It’s weird. And it’s weird because we’ve seen Caroline do this before so many times when it fit her character. She was the organiser of parties, of social events, throughout their school life. This is what she lived to do – to host and organise and order and make all her friends unite and work together – but that was years ago. She isn’t that person now and this isn’t a school ball.

Anyways, in response to being murdered last episode Damon decides to murder Stefan with a Christmas ornament

Seriously, this vampire family has a giant wooden Christmas ornament with spiky bits that are reinforced enough to stab someone in the heart. Who has this?! Why?

This sends Stefan to the spirit world to have a little 1:2:1 time with Cade his new devil boss and pretty much covers the only relevant part of the episode while everyone else sits down to the Most Awkward dinner with Damon threatening to kill everyone, Pointless Matt and his even more pointless dad showing up for reasons and Caroline trying to get everyone to play nice

Sunday, December 11, 2016

Van Helsing, Season 1, Episode 13: It Begins

Vanessa has been captured by the big bad vampires which means she now has to suffer the most awful of tortures

Dmitri’s speeches

Honestly, there’s a lot of wrong with this show – but in terms of enjoyment pretty close to the very top of the list has to be the over the top ridiculous, awful villains

If only this show would realise this and EMBRACE it. Dmitri is amazing comic relief.


I keep waiting for the punch line but I just get that creepy feeling – y’know the one you get when laughing along to one of your creepy uncle’s comic diatribes before realising “oh my god, he’s serious, he actually does thing gay jewish illuminati are going to impose Sharia law”

Anyway we “learn” that Vanessa is actually the descendent of Van Helsing which is possibly why he has super powers

Well, I put “learn” in quotation marks for a reason because it’s the title of the show. This isn’t a reveal. They also want to harvest her eggs. Or impregnate her. Or both. They want to create a new generation of day walking vampires so they don’t have to keep blocking out the sun and likely destroying all of the plant life leading to a mass extinction but no-one seems to talk about that. Also they want to feed Vanessa blood because…

Meanwhile the head vampires, Rebecca, Anastasia (who is here for… reasons?) and Dmitri all kind of hate each other. Rebecca is also working with Taka, the head of the resistance to attack the fort in exchange to give them a vampire free island on which to starve to death on. And she gets… well I don’t know but her reason seems to be she’s jealous that Dmitri is going to make daywalker babies with a human. Because a female villain still got to have a male motivation, right?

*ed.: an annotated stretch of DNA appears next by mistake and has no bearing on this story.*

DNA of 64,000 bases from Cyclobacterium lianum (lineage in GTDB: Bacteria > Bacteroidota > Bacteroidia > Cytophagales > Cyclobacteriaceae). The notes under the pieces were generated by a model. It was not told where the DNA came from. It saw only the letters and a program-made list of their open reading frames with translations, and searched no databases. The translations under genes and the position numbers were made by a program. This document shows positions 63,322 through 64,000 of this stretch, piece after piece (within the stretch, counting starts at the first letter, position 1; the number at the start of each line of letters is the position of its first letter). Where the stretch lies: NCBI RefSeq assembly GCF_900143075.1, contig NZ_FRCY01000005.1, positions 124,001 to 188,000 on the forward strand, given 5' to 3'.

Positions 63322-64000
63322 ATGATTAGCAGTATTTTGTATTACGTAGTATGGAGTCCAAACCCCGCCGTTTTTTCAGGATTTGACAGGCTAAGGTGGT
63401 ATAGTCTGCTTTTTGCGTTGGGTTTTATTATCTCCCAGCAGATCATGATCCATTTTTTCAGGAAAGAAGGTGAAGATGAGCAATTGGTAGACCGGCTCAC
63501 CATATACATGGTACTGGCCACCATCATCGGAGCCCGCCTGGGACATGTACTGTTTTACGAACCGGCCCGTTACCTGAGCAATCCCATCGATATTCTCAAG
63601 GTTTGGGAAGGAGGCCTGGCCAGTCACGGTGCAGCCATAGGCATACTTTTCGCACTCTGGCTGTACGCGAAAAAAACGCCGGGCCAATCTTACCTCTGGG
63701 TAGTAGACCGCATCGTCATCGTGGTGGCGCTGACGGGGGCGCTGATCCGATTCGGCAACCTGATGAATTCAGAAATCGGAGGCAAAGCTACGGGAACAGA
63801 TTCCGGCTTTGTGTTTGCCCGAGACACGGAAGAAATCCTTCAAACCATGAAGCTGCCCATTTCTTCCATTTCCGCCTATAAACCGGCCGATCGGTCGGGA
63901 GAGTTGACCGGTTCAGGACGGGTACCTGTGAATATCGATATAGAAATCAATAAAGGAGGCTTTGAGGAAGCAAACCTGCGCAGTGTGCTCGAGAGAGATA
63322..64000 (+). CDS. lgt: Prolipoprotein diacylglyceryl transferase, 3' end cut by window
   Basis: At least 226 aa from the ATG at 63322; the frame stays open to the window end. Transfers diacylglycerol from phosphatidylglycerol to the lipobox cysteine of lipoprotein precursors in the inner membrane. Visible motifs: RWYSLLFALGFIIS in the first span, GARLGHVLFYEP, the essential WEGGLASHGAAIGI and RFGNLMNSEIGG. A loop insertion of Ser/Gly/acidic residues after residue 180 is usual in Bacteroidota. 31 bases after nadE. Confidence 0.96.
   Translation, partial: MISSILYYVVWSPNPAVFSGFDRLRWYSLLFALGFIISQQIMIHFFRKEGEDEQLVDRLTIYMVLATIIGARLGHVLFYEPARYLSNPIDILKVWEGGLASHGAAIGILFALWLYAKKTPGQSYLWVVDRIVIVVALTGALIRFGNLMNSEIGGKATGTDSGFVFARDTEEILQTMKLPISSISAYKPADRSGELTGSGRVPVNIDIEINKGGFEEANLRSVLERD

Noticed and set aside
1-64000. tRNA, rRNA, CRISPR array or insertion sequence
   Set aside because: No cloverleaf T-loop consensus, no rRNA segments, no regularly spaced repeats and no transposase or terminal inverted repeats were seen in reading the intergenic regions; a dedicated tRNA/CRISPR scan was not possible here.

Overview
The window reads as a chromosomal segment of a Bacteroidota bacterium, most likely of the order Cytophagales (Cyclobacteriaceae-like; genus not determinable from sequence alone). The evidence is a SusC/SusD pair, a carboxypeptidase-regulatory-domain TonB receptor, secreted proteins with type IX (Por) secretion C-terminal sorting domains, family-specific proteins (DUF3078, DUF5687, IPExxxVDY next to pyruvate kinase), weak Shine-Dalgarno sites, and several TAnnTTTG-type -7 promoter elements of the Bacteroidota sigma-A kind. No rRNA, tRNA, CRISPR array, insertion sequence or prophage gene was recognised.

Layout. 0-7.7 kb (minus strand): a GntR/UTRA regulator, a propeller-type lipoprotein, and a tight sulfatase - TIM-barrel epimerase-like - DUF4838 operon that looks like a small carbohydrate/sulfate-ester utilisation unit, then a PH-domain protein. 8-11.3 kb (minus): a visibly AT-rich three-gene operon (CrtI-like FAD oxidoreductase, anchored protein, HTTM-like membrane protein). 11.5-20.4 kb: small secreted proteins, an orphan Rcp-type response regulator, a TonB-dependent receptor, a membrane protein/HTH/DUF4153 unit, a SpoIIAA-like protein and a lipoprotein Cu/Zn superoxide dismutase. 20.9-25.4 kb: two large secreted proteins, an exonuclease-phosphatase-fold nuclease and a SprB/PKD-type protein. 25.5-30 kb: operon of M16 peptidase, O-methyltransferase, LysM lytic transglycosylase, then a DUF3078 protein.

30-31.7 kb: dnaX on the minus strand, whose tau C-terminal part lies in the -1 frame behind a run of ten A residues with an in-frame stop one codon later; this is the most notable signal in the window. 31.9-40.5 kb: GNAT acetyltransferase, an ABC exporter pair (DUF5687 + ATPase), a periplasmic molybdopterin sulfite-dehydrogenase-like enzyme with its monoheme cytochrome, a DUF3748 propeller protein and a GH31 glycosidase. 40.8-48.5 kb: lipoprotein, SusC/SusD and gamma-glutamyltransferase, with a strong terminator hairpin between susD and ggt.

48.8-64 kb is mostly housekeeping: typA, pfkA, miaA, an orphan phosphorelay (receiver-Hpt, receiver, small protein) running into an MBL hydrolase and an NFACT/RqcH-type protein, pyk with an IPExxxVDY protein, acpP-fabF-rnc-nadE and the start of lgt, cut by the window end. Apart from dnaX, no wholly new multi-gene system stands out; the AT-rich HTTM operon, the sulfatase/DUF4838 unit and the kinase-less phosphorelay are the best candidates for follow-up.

Salem, Season 3, Episode 5: The Witch is Back

So John and Bob are fighting uber rascist zombie Native American savages because Salem has zero respect for the depiction of minorities

As they fight, Bob gets stabbed which necessitates John to part her clothes to see her wound and notice that she in fact a woman. He had absolutely no idea until this moment.

Bob shares her backstory – those savage raping Native American savages (ye gods, Salem really?!) killed, kidnapped or raped her family and she hoped that the great John Alden would save them. He didn’t. So she now decided she will seek revenge as a warrior which means pretending to be a man because women aren’t allowed to fight

Also she kisses John while she has this great sucking chest wound

I would say this could become a comment on sexism, female vulnerability at this time, the tyranny of being forced to rely in men, the problem of male only professions – but instead we have that kiss which means we’re likely to have a love triangle or Bob dying tragically in tragic fashion so John can be So Very Sad about this.

Back in town Anne is being tortured by evil Baby Devil – while Minion is indifferent. He doesn’t understand sadism. He doesn’t care enough about humans to want to hurt them and finds it all rather distasteful. Luckily for Anne, predictably Cotton shows up to save his precious baby. He hands himself over which means, technically, he totally gets to claim the reward for turning himself in. Rather than laughing and killing him, Baby Devil decides to grant him his wish. Which is to save the womb holding his child

Or, Anne basically. But He decides he’s going to call the baby Hope regardless of Anne’s wishes and all will be wonderful and perfect because woooomb. While Anne is going to be all redeemed and find love with him again and it will all be perfect because wooooomb. Basically everything about Anne, good or bad, is set aside because WOOOOOOOMB

Also baby Devil wants Cotton to become his biographer and record his life story before he destroys the world because of course he does. And even if he doesn’t get involved and decides to nominate Minion to recite events to Cotton. And it’s all pretty hopeless – Minion describes a long series of events and all Cotton hears is “zomg god! So wonderful!” Minion is critical of god and Cotton gasps “BLASPHEMY!” unsurprisingly the fallen angel doesn’t sweat blasphemy all that much. Minion tries to raise the idea that power corrupts – and therefore god is the mostest corrupt ever